A puppet that can see the strings

Puppets © photo credit: 7-how-7

It's not often I get stumped by a simple question. Maybe you can answer this one.

The U.S. elections are a joke, this we know. For example, Diebold and other voting machines are clearly rigged. It's such common knowledge that even the mainstream network CNN ran a special about it.

If you still doubt this, you should watch the official court testimony of a software developer explaining the how/who/when of it.()

The 2000 and 2004 elections were obviously rigged.

Enough has been written already about the 'hanging chad' controversy and subsequent supreme court ruling of 2000, that their is no need to belabour story. The carefully non-partisan and independent National Opinion Research Center carried out a study of the Florida votes 'not to identify "winners," they cautioned, but' to 'assess the reliability of the voting systems.'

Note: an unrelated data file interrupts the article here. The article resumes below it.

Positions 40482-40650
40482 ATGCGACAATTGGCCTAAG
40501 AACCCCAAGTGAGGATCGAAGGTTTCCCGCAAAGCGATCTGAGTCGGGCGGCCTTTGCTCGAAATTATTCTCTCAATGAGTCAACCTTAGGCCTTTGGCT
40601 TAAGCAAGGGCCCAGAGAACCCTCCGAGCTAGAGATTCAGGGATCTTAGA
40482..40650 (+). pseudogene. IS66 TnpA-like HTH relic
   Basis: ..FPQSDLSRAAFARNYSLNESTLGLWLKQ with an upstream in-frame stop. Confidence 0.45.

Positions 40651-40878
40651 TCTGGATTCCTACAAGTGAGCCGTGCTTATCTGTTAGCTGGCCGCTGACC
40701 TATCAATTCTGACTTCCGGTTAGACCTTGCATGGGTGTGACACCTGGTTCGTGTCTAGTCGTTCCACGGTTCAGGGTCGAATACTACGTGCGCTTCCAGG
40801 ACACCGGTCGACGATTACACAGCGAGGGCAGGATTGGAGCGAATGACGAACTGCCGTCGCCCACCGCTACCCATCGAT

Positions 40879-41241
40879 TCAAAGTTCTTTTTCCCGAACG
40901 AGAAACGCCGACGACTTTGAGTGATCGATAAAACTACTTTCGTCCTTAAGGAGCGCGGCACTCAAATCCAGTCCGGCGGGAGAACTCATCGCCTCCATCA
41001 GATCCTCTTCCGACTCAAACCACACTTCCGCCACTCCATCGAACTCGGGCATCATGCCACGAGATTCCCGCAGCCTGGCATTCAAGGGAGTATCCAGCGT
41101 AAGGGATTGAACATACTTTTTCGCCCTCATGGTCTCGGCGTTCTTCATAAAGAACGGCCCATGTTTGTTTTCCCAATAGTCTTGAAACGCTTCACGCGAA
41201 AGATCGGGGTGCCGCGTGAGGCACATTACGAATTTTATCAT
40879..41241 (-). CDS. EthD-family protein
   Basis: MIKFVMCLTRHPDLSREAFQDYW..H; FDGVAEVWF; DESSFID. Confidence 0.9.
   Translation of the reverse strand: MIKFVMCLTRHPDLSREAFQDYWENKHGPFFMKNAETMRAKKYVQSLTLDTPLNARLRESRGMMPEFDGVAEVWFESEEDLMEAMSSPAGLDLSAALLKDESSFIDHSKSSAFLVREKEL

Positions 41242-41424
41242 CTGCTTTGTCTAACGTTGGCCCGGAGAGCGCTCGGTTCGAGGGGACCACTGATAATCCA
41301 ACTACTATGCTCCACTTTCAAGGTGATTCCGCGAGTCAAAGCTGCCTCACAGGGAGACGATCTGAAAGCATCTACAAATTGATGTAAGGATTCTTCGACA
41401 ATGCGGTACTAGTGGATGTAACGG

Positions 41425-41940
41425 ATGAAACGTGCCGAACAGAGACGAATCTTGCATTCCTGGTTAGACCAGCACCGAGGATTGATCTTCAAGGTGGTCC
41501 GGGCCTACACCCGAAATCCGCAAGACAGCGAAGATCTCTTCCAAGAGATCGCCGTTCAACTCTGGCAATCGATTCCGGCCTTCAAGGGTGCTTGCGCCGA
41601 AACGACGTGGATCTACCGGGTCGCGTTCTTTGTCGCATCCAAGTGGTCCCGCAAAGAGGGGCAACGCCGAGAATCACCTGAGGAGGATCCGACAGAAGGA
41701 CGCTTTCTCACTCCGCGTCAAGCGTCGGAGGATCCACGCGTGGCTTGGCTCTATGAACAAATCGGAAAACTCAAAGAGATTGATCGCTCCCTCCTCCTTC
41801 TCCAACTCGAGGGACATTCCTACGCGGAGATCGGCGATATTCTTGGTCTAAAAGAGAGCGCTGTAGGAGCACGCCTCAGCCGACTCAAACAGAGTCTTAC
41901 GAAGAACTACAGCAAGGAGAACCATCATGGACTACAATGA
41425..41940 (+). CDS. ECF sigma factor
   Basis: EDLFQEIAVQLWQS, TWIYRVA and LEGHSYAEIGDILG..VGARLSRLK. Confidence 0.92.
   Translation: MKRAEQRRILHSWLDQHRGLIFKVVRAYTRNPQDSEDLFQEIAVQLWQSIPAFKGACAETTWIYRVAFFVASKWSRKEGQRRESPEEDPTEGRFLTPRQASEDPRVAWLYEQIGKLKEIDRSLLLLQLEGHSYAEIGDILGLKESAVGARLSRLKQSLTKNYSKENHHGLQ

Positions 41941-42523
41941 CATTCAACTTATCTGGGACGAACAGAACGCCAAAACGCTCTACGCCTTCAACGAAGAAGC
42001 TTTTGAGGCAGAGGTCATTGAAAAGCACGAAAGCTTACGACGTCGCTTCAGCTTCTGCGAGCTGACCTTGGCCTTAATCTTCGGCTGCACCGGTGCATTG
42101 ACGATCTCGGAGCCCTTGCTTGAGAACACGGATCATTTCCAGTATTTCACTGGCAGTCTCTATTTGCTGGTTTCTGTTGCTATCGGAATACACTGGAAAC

Needless to say, their research confirmed that Al Gore in fact 'won' the election. This is now undisputed (except by the 'contruct-your-own-reality' neo-cons). The Smithsonian is preserving the ballots for posterity.

Similarly Rolling Stone published a significant exposé two years ago called Was the 2004 Election Stolen? which put the question to bed soundly. If you're interested, Dr Stephen Freeman's conclusive analysis [pdf] of the 2004 exit polls makes for fascinating reading.

Now Rolling Stone (a 'music' magazine) have again struck out against voter fraud by publishing an article by Robert Kennedy Jr. which makes the (by now un-shocking) claim that the 2008 election is already stolen.

This is already patently clear to anyone with half an eye on the U.S. political scene.

The question (that my mother asked!) is: If he's really such a clever guy, why is Obama going through with this whole charade?

I'm stumped.

But I do have €40 on McCain to win, ahem, I mean to 'be declared the winner.' Though I will be very glad to lose that bet come November 4th, I remember only too well how I collected sadly my Bush-derived winnings of 2000 and 2004.

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Endnotes:
  1. Black Box Voting has these and other stories [back ↩]